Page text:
WBC could provide a good experience for Jonathan Schoop

It seems that many American baseball fans are not real excited about the upcoming World Baseball Classic. Fans are not happy that the competition will take some players away from major league teams in spring training.

But the competition could be a real plus for Orioles top minor league prospect Jonathan Schoop. The club’s No. 3 prospect, according to Baseball America, is expected to play for the Netherlands when the games begin March 2.

“It’s good to play for your country,” Schoop said. “It’s very important. We’ll try to win it, not just show up. Not many people get the chance to do that.”

Schoop initially told reporters at FanFest that knee soreness could keep him out of the WBC, but later said he is going to play and that his left knee, which caused him some problems last year, is now no issue.

“I feel that my leg is stronger already. I feel good now,” he said.

You would think playing in high-pressure games could prove to be a great experience for Schoop, who has played for his country before in international competitions.

Whenever Schoop is mentioned, fans ask what position will we see him at in the future. While the Orioles have made no commitments on that, Schoop has looked good anywhere he’s been around the infield on defense. Signed as a shortstop in August 2008 out of Curacao, Schoop played second base alongside shortstop Manny Machado at Double-A Bowie last year, then moved to short when Machado was promoted to the majors in August.

“I think it has helped me to play second, short and third,” Schoop said. “Wherever they have a spot open, you can help. I don’t really have a favorite position, I just want to be in the lineup to help the team win. I’m ready for anywhere they put me.”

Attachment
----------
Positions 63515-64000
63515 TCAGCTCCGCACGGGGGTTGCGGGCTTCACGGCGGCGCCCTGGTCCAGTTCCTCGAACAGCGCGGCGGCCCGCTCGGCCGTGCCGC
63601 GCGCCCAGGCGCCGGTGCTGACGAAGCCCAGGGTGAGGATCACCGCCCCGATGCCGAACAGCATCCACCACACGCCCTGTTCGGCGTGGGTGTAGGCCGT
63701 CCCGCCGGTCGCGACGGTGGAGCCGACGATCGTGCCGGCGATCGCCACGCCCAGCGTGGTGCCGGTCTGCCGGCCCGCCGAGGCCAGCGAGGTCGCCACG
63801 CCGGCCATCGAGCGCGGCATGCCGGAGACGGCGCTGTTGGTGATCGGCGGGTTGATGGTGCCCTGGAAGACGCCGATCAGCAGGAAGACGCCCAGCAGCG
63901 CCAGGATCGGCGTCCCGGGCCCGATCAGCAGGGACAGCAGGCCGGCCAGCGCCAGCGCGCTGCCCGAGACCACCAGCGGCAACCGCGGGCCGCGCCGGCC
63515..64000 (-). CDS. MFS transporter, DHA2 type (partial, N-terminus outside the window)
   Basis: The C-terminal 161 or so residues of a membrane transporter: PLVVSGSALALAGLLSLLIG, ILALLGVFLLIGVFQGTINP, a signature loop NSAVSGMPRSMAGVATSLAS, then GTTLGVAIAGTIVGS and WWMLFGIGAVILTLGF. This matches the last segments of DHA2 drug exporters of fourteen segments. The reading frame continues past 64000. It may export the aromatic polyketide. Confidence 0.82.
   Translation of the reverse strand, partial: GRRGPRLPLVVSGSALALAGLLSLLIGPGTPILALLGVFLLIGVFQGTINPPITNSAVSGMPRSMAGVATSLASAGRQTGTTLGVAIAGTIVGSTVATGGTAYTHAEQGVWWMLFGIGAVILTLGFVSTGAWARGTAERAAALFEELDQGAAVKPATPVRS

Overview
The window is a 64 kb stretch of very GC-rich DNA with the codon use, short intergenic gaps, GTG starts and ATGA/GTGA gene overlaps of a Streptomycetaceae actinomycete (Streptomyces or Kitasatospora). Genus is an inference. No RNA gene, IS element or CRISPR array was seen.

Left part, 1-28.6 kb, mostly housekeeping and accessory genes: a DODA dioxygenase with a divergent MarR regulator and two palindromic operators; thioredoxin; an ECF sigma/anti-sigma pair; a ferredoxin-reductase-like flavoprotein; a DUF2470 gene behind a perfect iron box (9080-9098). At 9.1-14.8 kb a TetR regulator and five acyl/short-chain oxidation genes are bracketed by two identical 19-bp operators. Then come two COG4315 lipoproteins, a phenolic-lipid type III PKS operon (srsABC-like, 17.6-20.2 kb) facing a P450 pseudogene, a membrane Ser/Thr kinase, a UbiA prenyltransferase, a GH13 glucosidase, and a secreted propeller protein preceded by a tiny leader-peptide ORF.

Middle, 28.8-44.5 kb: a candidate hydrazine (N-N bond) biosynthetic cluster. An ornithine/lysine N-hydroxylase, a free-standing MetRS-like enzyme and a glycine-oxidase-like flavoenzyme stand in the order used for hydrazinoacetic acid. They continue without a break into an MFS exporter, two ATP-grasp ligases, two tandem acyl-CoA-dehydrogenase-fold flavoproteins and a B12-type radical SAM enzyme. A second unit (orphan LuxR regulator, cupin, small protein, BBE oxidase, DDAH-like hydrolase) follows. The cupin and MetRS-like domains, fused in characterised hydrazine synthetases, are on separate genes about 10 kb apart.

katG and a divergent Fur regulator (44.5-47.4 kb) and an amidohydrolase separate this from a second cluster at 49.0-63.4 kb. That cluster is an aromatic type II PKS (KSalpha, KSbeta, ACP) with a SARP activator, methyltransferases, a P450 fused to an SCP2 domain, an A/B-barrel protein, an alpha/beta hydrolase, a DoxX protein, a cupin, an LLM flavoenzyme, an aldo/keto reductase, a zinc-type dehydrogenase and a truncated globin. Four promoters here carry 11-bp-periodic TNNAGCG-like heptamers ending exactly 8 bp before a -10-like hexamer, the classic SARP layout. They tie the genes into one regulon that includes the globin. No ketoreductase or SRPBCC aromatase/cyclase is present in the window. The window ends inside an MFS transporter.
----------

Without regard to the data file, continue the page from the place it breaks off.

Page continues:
Schoop hit .245 with Bowie last summer along with 14 homers, 56 RBIs and an OPS of .710. He batted .308 with an .899 OPS versus lefties and .218/.628 against right-handed pitching.

The Orioles challenged Schoop by playing him every day and batting him mostly second in the order in the Eastern League at just 20.

“The pitchers are more mature and you need to be more disciplined. Early on was a little rough for me but I think I picked it up a little bit and it was a good experience. I like that. I like a challenge. In Double-A you face some guys that have been in the big leagues,” he said.

In November, Schoop was added to the Orioles’ 40-man roster for the first time.

“That meant a lot. Everyone’s goal is to make it to the big leagues and if you are on the 40-man, you’re closer,” he said.

Schoop knows if you are playing at Double-A or higher, you have a shot at the bigs after seeing his good friend and double play partner Machado joined the Orioles in a pennant race.

“We are good friends. We do almost everything together. To see him do what he did, I was happy. It means a lot for me too. I want a chance to get there,” Schoop said.

More scoop on Schoop: In this article, Double-A Bowie manager Gary Kendall talked about Schoop after he was added to the 40-man roster.

O’s minor league hitting coordinator Mike Boulanger talked about Schoop and some others in this entry from December.

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